You CANNOT use a SN754410 to drive a 5V stepper motor successfully.
The output circuit looks like this:
The output high and low includes two Vbe drops in it, so from your 5V supply at least 2.4V is lost. Driving the stepper motor with only 2.6V is unlikely to work.
You would have to raise your VCC2 to about 7.5V to get it to work. You may be better in raising the voltage to 9V and include a series resistor to reduce the current to the rated value.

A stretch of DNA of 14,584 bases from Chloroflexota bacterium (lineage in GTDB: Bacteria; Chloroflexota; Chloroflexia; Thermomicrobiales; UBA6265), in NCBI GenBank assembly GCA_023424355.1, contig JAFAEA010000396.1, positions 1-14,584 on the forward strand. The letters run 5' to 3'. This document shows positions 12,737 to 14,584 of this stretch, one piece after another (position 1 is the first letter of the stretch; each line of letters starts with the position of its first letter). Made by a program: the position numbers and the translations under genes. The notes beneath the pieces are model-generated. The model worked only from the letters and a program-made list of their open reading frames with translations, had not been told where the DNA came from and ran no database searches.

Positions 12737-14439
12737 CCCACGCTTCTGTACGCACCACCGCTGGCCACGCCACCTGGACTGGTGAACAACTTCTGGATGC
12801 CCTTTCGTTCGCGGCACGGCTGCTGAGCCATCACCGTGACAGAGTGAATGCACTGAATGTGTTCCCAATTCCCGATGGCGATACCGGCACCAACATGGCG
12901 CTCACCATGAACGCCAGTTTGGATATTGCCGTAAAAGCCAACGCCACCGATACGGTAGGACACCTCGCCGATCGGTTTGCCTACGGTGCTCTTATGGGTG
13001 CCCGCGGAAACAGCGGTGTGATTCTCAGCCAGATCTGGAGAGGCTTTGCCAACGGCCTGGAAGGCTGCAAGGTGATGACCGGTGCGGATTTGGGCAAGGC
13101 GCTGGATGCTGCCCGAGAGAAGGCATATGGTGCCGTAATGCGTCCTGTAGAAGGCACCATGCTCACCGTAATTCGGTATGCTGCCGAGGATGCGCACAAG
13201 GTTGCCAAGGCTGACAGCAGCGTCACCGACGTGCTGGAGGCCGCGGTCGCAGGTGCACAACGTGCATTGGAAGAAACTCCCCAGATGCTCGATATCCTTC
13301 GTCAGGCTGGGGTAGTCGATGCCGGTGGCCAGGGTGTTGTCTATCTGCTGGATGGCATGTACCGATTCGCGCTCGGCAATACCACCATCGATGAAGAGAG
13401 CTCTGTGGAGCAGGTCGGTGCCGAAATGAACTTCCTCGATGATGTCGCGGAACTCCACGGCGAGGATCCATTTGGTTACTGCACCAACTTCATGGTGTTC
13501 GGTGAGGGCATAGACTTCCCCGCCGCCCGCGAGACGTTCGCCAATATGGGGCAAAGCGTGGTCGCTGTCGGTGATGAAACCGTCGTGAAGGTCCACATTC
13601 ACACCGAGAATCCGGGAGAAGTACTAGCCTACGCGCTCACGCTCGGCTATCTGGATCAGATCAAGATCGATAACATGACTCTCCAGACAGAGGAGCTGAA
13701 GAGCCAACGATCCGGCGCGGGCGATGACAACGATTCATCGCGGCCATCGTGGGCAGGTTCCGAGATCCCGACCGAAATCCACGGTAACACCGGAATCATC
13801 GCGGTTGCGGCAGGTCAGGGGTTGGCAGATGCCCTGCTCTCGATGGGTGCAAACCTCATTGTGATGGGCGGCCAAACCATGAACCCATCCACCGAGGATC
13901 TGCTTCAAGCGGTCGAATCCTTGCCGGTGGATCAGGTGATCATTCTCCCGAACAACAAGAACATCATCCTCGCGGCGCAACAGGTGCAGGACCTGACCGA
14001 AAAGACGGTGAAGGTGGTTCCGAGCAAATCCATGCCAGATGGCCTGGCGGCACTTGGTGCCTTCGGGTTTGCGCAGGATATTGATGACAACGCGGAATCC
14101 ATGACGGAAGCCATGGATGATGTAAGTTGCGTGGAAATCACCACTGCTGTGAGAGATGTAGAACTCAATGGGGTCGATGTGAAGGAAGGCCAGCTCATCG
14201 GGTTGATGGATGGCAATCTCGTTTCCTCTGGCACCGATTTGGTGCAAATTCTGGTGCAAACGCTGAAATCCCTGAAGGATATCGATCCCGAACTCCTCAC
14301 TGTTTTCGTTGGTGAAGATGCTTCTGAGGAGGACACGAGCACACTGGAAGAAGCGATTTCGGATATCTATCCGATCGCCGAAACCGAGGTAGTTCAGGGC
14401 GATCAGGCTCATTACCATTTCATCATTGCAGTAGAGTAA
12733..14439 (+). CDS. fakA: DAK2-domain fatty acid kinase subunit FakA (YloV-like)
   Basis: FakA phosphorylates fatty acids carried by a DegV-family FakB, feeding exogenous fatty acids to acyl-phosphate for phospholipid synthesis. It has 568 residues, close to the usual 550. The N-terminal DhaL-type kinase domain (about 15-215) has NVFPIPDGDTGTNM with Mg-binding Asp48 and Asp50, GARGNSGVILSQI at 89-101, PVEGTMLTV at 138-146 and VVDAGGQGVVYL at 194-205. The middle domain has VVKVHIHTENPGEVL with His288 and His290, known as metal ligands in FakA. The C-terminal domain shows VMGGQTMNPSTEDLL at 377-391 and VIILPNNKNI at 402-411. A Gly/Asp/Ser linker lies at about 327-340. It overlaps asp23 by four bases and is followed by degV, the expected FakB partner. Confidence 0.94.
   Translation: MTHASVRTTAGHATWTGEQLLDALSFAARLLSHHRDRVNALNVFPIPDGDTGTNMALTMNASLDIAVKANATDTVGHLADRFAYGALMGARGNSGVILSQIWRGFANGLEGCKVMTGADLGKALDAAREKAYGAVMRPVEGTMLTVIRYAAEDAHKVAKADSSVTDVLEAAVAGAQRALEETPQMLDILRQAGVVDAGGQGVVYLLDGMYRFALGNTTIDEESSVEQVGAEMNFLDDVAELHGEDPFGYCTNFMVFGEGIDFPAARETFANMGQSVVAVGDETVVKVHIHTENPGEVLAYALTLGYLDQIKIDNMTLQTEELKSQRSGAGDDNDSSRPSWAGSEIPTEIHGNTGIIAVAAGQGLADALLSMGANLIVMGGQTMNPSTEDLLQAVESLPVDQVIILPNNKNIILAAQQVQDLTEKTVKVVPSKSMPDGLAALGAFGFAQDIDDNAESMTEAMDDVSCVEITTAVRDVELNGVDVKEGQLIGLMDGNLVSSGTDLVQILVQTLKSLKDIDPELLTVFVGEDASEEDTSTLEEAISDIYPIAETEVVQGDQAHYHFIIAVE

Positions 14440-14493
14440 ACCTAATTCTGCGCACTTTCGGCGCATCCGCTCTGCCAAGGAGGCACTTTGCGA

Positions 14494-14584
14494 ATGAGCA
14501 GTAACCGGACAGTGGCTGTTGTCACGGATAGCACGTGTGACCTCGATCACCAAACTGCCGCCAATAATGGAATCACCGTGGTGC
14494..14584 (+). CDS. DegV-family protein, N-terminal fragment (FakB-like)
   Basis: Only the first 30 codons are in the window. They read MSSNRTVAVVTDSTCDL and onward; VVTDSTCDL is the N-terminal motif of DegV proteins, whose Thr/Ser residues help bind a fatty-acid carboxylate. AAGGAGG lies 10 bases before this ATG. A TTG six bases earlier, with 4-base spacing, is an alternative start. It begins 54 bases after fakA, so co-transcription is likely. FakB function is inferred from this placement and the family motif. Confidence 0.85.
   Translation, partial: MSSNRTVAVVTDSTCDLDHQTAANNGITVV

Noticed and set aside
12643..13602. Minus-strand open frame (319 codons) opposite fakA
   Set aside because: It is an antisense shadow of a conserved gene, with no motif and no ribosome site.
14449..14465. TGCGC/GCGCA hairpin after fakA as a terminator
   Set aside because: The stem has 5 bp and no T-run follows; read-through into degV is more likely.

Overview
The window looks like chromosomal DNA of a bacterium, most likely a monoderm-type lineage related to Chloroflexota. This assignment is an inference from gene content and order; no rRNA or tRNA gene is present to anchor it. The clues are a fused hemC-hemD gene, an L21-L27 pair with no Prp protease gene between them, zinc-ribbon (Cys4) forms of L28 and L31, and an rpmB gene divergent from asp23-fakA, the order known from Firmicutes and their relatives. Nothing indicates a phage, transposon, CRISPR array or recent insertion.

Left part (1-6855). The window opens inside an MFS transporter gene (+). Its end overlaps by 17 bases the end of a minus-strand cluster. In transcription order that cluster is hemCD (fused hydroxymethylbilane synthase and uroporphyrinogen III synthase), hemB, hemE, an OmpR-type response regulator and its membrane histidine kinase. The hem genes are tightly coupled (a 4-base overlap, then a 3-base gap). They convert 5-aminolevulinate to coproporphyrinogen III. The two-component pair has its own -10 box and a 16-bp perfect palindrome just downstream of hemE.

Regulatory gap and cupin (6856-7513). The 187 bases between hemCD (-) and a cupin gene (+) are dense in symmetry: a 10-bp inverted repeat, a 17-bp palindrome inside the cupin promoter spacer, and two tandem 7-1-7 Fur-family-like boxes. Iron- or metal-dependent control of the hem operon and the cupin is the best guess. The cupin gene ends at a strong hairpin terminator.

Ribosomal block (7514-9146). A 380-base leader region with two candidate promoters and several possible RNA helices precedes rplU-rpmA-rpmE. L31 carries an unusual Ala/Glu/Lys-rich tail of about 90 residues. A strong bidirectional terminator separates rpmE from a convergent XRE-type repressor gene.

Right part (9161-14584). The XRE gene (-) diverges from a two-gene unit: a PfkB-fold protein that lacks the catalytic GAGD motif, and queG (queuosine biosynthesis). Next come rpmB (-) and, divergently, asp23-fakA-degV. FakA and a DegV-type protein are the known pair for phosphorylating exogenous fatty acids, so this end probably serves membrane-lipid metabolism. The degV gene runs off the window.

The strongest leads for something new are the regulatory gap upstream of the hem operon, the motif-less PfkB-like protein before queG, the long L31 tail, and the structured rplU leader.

Your motor has a 120 Ohm winding (I assume half winding), so is rated for 42mA @5V. If you raise VCC2 to 9V, and use a 33 Ohm series resistor for each half winding you'd get about the right current flow. The higher aiming voltage will give you slightly better pullout torque during switching.
NOTE that in the lab you point to, they connected the motor supply VCC2 to 12V ….not 5V.
You should test your winding current by connecting the center tap to +5V and one of the endpoint windings to Gnd. Whatever that current is will tell you the resistance of the half winding